Achieving sheet strength efficiently and profitably has been a quest of paper-based packaging producers for decades. For many years, mills were able to meet their strength requirements using tried-and-true tools such as fiber selection, refining, sheet formation and wet pressing. If they needed additional strength, they turned to wet-end or surface starch to provide incremental strength improvements.
Recently, however, as the pulp and paper industry has dedicated itself to improving sustainability, certain trends have emerged that make it challenging to hit strength targets. These trends include increasing recycle content, decreasing old corrugated container (OCC) quality, increasing water system closure and reducing the weight and/or volume of packaging, which saves energy and raw materials. Single-component strength additive technologies have been challenged to deliver the necessary performance to respond to these trends, even with improved capabilities of newer, more advanced machines.
Building on deep experience in the packaging industry, Solenis recently introduced Fusion strength and performance technology. This technology, which combines best-in-class chemistry with state-of the-art process control analytics, is designed to give you complete flexibility to meet your operational configuration and needs, from basic strength performance to more radical high-strength improvements. Packaging producers that have adopted the Fusion strength and performance technology program have realized a number of benefits, including:
As a result of these gains, many mills have actually been able to increase their competitive advantage because they can now make grades that weren’t possible before the introduction of Fusion strength and performance technology.
For decades, the gold standard in dry strength has been single-component cationic solutions, such as starch and basic polymeric solutions. Unfortunately, both of these technologies deliver a finite amount of strength before their effectiveness begins to fall off. This strength limit is dictated by the capacity of the anionic fiber furnish to absorb a cationic dry strength additive.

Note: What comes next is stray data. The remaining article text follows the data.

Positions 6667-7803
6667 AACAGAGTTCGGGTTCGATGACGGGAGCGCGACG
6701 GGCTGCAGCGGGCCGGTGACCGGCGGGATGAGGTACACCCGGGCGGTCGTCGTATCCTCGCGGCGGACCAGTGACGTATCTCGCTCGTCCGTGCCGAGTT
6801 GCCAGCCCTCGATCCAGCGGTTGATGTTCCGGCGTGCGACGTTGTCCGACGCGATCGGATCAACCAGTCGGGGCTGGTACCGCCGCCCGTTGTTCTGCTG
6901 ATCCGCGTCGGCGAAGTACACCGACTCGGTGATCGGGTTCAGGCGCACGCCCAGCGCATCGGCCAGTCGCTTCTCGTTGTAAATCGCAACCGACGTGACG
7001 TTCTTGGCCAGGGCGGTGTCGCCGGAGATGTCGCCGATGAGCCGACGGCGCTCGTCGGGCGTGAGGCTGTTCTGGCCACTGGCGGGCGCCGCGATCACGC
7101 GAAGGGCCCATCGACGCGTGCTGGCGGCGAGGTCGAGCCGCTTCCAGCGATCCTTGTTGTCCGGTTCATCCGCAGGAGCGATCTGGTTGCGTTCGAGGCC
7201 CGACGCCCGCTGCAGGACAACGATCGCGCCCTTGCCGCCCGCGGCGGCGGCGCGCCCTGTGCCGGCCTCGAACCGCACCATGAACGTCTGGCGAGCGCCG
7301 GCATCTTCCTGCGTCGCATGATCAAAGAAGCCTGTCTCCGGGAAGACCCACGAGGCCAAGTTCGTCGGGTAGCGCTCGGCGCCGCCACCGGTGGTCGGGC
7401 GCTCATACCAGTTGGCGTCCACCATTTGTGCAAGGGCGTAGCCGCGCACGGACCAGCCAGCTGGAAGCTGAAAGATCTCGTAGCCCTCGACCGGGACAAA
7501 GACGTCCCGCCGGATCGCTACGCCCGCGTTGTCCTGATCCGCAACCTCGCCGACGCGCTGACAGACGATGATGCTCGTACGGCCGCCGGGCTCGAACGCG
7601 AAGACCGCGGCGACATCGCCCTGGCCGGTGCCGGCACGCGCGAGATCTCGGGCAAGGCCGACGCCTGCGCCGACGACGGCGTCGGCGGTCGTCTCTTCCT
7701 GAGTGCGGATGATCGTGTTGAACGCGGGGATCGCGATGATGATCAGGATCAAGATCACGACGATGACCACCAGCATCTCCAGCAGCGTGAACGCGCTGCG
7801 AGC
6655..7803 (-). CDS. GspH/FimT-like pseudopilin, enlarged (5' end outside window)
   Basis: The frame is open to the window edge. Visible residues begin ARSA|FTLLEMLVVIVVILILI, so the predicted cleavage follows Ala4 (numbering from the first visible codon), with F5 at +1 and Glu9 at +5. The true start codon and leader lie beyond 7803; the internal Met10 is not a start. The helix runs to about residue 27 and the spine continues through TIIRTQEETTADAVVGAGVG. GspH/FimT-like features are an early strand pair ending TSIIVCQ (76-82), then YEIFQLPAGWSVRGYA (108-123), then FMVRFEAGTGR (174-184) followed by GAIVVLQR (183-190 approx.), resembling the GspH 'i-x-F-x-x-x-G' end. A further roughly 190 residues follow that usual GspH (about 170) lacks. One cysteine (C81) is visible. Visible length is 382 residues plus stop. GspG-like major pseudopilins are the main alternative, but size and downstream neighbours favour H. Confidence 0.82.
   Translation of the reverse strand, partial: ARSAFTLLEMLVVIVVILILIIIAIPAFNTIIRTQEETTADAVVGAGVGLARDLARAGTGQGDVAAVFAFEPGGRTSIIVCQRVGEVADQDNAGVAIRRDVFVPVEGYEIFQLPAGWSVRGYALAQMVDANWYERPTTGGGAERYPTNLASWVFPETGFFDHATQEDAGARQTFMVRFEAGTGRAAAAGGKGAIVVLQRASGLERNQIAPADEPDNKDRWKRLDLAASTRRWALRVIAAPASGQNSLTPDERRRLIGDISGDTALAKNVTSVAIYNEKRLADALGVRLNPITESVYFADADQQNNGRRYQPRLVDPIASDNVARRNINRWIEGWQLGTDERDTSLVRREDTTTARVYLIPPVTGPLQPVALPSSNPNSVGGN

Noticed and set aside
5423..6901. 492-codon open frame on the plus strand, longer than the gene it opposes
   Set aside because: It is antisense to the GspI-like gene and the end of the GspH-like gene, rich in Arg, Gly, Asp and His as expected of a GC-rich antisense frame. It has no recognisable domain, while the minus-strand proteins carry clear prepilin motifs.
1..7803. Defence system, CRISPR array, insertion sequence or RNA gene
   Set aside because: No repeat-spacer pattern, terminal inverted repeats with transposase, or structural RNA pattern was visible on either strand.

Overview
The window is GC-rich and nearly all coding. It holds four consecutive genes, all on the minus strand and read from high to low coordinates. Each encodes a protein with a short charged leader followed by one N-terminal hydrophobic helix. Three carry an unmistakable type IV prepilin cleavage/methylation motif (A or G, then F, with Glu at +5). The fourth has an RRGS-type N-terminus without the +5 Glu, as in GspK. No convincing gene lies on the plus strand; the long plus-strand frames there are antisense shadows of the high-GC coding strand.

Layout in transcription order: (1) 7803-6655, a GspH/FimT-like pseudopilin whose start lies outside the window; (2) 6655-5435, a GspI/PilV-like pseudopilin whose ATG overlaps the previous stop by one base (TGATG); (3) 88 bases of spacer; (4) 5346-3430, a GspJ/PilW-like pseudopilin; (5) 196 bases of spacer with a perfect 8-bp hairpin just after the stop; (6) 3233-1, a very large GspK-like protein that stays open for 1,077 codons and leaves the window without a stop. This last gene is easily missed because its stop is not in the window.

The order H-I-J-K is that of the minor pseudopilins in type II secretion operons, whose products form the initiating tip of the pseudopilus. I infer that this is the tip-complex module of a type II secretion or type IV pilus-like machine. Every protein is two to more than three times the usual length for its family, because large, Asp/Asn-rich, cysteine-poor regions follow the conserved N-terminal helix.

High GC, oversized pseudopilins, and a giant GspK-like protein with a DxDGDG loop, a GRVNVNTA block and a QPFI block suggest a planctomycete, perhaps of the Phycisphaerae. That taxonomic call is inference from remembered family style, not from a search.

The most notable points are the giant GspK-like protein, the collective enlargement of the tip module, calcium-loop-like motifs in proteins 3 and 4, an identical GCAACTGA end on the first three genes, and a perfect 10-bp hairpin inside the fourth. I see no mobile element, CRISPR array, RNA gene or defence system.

Solenis researchers have studied this problem and have discovered that a dual-component approach to dry strength can overcome the deficits of single-component systems. The most common dual-component program combines cationic and anionic dry strength resins so that they work synergistically to generate stronger electrostatic bonds and a stronger wet and dry web. This cationic-anionic approach extends the performance curve of traditional strength additives and enables papermakers to achieve their high strength needs. Conversely, for wet ends, which run with high cationic demand, combinations of cationic resins have been found that can extend strength gains beyond the limits of single component programs.
Papermakers have also expressed the need to operate with tighter, more stable process control to reduce costs and improve consistency of quality. Fusion strength and performance technology brings together the chemistry with a portfolio of leading-edge process control technologies:
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A two-ply, linerboard maker using a combination of virgin and recycled fiber was struggling to meet strength specifications. After implementing a Fusion strength and performance technology program, the mill experienced a number of benefits, including:
For free technical advice and insights on how the Fusion strength and performance technology can help you build your competitive edge, ask a Solenis expert today.
The Solenis team offers the right people, technology and expertise to solve your most complex water treatment and process improvement challenges.